Why does karate require that you throw a punch from the hip? What is gained by this?

The point of pulling the fists back is to open the chest. Doing so during stance changes makes it harder to use the arms for balance. It’s not for punching. Punches done from the hip are just a training exercise. The Japanese simply copied basic Shaolin from the Chinese. Some teachers try and read ridiculous theories into why something is the way it is: “It’s for qi,” “it’s for jing,” “It trains you to monkey elbow a guy that puts you in a bear hug from behind”, etc.

If you start taking things out of MA that are not combat-relevant, you’re left with punches and kicks, knees and headbutts. The simple answer is: it’s not martially oriented. Its just a myth that Shaolin monks are/were “fighting” monks. That’s nonsense. And everyone knows it.

Continue reading Ordosclan, The Grumpy Savant of rec.martial-arts

The Twenty Best Martial Arts Quotes of All Time

Mahatma Gandhi
Mohandas Gandhi

Where there is only a choice between cowardice and violence, I would advise violence.
~ Mohandas Gandhi

The nation that will insist upon drawing a broad line of demarcation between the fighting man and the thinking man is liable to find its fighting done by fools and its thinking by cowards.
~ William Francis Butler

He who is taught only by himself has a fool for a master.
~ Ben Jonson

The weakest of all weak things is a virtue that has not been tested in the fire.
~ Mark Twain

Courage first; power second; technique third.
~ Author unknown Continue reading The Twenty Best Martial Arts Quotes of All Time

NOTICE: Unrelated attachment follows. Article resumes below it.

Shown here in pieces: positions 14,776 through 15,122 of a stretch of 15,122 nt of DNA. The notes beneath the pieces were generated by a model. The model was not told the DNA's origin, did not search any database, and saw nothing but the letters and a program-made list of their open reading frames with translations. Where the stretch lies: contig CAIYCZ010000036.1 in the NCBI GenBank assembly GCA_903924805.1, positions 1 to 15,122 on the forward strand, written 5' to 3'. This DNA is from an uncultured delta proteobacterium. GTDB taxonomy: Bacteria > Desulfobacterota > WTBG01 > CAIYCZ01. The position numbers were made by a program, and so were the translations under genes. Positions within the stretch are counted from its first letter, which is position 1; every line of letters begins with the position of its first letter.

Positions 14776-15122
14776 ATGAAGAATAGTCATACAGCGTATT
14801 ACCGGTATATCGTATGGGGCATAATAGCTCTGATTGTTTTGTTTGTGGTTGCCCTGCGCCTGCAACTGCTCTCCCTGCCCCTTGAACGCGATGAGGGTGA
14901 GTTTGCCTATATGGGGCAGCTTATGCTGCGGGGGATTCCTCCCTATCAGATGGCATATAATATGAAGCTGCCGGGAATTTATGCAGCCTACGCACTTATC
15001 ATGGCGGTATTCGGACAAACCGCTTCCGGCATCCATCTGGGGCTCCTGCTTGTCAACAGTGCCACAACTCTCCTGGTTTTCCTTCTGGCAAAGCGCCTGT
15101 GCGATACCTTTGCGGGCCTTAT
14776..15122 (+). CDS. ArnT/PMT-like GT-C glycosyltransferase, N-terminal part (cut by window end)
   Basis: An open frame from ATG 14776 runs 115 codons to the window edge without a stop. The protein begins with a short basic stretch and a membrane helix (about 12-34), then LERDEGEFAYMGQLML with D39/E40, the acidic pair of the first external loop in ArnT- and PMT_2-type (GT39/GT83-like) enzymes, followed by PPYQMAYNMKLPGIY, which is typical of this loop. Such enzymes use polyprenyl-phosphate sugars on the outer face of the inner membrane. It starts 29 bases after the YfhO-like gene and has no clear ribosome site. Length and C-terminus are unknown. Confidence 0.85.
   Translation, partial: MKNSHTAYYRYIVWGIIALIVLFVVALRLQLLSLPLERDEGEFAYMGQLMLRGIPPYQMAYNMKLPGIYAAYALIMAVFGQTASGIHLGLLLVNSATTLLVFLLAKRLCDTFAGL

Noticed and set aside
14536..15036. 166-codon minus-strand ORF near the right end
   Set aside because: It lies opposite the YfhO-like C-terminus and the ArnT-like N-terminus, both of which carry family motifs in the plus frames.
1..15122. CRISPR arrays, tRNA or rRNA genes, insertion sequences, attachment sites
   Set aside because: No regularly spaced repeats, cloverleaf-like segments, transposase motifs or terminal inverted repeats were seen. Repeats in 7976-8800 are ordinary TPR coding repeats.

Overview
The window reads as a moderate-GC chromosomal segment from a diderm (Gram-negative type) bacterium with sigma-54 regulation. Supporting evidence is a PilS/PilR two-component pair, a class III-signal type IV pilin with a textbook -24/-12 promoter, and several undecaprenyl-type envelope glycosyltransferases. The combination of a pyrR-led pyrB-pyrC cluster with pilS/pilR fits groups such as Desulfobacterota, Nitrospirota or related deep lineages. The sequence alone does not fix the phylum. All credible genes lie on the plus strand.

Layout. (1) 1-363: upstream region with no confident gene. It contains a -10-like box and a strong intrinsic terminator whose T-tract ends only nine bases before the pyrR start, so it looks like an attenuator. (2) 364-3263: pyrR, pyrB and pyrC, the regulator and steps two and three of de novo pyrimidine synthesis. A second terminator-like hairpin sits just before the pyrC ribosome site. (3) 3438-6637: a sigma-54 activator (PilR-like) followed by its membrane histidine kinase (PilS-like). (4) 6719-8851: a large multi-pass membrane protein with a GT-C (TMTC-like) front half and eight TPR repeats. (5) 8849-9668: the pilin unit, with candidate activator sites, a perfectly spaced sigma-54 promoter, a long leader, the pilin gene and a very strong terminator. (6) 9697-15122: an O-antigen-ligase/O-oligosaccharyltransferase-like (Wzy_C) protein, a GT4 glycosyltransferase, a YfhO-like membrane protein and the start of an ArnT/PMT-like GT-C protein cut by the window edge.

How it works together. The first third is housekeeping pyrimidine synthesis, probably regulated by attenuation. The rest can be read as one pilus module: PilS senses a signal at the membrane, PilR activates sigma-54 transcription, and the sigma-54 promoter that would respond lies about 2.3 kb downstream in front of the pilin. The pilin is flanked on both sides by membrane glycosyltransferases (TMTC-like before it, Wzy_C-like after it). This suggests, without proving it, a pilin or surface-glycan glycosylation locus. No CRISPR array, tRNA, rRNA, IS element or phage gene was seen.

Warren Buffett on MMA Training and Self-Defense

A Fake Interview with Real* Quotes

Warren Buffett
Credit: Mark Hirschey

Martial Development: First of all, congratulations: a recent surge in Berkshire Hathaway’s stock price has made you the richest man in the world. $62 billion dollars, I hear. According to my estimates, you could literally buy up all the tea in China.

Warren Buffett: I drink Coca-Cola.

Martial Development: Fair enough. You know, kung fu is all about profitably investing time and effort. As one of the world’s greatest investors, I thought you might have some unique insights to share with us.

Warren Buffett: I’ve never even made a hostile acquisition! What do I know about kung fu?

Martial Development: More than you realize. Continue reading Warren Buffett on MMA Training and Self-Defense

Blogging From a Birmingham Jail

Martin Luther King, Jr.

You speak of our activity in Birmingham as extreme. At first I was rather disappointed that fellow clergymen would see my nonviolent efforts as those of an extremist. I began thinking about the fact that I stand in the middle of two opposing forces in the Negro community. One is a force of complacency, made up in part of Negroes who, as a result of long years of oppression, are so drained of self-respect and a sense of “somebodiness” that they have adjusted to segregation; and in part of a few middle class Negroes who, because of a degree of academic and economic security and because in some ways they profit by segregation, have become insensitive to the problems of the masses. The other force is one of bitterness and hatred, and it comes perilously close to advocating violence.

I have tried to stand between these two forces, saying that we need emulate neither the “do-nothingism” of the complacent nor the hatred and despair of the black nationalist. For there is the more excellent way of love and nonviolent protest. I am grateful to God that, through the influence of the Negro church, the way of nonviolence became an integral part of our struggle. If this philosophy had not emerged, by now many streets of the South would, I am convinced, be flowing with blood.